Aside from the technologies, the chemical compositions also play a huge role in separating one coolant from the other. A green coolant consists of silicates and phosphates. These two ingredients are excellent at performing their jobs. Their jobs are to deter corrosion inside the cooling systems of cars. Since nothing is ever perfect, there is a downside to the presence of phosphate in the green coolant. Phosphate tends to react with the minerals present in hard water. You might wonder why this could be a problem? Well, this reaction results in the creation of a scale in the car’s cooling system, which is destructive to the engine. On the bright side, the green coolant also includes elements of propylene glycol or ethylene glycol, which prevent freezing of the car’s engine.

Orange coolants are made up of carboxylates. This is a key element in preventing corrosion and increasing the longevity of the coolant in the car’s cooling system. Since carboxylates only react with the system’s metal surface that requires protection, it provides a better defense to the modern car engines. This also helps it sustain aluminum at higher temperatures.

Can you mix Green and Orange Coolants?

By now, the information you just went through will have given you the answer to this question. Can you mix green and orange coolants? Yes, you can, and many do. That is why they end up harming their car’s engines.

The two coolants are simply made up of different elements using different technologies. The different elements have different tasks to perform. Mixing organic and inorganic, green and orange coolants cannot have a positive outcome for your car’s cooling system. Mixing the two can create a gel. This gel can be slow-moving, while the engine requires a very runny coolant to perform its cooling function.

The affected consistency by mixing can obstruct the flow and even bring the process of coolant to a complete stop. Passageways will get clogged, which is the most essential to the car’s cooling system. The overheating will in turn impact heater cores, the radiator, and even the water jackets.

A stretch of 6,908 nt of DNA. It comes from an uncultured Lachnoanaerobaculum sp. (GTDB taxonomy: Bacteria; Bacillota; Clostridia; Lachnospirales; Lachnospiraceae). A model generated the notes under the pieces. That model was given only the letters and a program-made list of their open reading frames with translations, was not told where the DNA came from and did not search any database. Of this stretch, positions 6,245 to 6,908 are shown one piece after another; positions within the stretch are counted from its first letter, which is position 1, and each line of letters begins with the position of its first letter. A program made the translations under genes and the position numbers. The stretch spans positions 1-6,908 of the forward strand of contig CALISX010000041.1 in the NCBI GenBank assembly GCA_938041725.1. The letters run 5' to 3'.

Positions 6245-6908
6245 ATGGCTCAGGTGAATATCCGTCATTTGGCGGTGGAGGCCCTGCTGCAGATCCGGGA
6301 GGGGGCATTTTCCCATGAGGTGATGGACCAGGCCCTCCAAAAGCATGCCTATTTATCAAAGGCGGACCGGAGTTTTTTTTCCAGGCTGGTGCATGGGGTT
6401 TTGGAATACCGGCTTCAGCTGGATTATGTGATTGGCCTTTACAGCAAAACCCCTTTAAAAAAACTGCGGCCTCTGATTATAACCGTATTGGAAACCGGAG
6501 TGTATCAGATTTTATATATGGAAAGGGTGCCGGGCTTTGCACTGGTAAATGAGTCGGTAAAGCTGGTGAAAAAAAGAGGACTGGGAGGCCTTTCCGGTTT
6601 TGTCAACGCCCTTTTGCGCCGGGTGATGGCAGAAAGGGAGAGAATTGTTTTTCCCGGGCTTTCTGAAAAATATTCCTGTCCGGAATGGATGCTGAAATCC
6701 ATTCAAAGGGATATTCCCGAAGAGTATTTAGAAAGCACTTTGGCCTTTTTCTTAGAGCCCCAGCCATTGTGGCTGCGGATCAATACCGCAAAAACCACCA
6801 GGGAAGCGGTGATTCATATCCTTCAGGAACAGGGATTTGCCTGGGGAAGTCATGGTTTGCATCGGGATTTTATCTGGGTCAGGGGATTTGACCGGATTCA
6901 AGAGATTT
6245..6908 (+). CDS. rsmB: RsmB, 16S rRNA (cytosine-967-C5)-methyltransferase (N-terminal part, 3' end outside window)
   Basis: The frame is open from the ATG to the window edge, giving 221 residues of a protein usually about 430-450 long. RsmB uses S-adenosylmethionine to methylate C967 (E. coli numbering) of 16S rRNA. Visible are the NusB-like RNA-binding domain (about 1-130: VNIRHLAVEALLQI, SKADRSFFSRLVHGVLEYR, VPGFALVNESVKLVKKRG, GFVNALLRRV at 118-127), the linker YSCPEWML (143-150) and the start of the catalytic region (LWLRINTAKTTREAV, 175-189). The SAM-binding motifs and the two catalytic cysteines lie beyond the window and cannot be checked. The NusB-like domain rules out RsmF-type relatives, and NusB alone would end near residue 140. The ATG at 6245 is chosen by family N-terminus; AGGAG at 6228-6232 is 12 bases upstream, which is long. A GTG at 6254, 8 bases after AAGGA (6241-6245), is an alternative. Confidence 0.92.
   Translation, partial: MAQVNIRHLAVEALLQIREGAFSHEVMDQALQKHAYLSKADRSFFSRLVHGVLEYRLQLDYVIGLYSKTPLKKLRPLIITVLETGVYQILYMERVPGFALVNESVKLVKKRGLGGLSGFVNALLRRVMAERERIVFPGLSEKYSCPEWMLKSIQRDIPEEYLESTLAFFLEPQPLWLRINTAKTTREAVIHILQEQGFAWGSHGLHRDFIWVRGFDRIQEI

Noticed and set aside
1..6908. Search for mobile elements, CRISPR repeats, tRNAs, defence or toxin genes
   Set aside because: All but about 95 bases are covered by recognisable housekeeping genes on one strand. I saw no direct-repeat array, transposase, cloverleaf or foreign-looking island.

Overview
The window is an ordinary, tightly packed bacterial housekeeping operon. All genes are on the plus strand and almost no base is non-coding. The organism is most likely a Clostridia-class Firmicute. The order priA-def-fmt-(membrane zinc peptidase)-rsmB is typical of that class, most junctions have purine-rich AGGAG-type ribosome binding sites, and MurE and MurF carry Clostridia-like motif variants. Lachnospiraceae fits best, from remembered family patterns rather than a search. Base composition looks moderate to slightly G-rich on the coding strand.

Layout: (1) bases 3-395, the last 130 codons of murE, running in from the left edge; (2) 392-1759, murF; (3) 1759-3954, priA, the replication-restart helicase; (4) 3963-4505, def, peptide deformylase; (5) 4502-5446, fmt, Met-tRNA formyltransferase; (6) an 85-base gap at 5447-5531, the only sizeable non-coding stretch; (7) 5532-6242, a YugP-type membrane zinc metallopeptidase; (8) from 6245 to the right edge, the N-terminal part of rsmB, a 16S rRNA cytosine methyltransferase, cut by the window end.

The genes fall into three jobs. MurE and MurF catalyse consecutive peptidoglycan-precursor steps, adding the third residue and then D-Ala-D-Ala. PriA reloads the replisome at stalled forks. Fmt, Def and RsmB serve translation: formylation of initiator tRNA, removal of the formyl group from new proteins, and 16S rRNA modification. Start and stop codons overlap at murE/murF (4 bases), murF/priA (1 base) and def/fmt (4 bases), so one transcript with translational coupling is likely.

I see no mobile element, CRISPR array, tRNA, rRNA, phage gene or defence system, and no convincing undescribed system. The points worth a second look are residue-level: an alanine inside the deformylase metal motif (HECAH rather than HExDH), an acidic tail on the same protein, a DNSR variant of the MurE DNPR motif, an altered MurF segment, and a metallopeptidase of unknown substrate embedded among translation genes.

The water pump may fail if this continues. Why is it a problem if the water pump fails? This is a huge problem as the water pump generates the force that allows the coolant to move throughout the cooling system. Without it running, the engine overheats. The results of this can be destructive.

The cylinder heads can twist and head gaskets may blow up. This will result in the engine suffering from permanent damage. If this happened to your car, you may consider getting your engine fixed. However, the cost of rebuilding the engine is so high that people prefer buying new cars instead.

Conclusion

As it turns out, knowing more about what color your radiator fluid is can help you understand quite a few things about your car. Green-colored coolants indicate that your car has a steel and copper material engine. This also means you will need to replace your coolant more often. Whereas, if you have an orange-colored coolant, you know your car is well-protected for the next 5 years.

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FAQs

Like any other machine, a car needs a system that will protect it from getting overheated.

A coolant performs both the jobs. It is an essential component of the cooling system of a car’s engine. Coolants have a variety of colors.

The many colors of coolants don’t exactly have different purposes. Essentially, no matter what color, a coolant will have two critical jobs to do: protect your engine from extreme temperatures, and corrosion. Depending on where you live, the coolant will keep your engine cool or warm.

Yes, you can, and many do. That is why they end up harming their car’s engines. The two coolants are simply made up of different elements using different technologies. The different elements have different tasks to perform. Mixing organic and inorganic, green and orange coolants cannot have a positive outcome for your car’s cooling system. So, even though you can mix green and orange coolants, should you do it? We think not.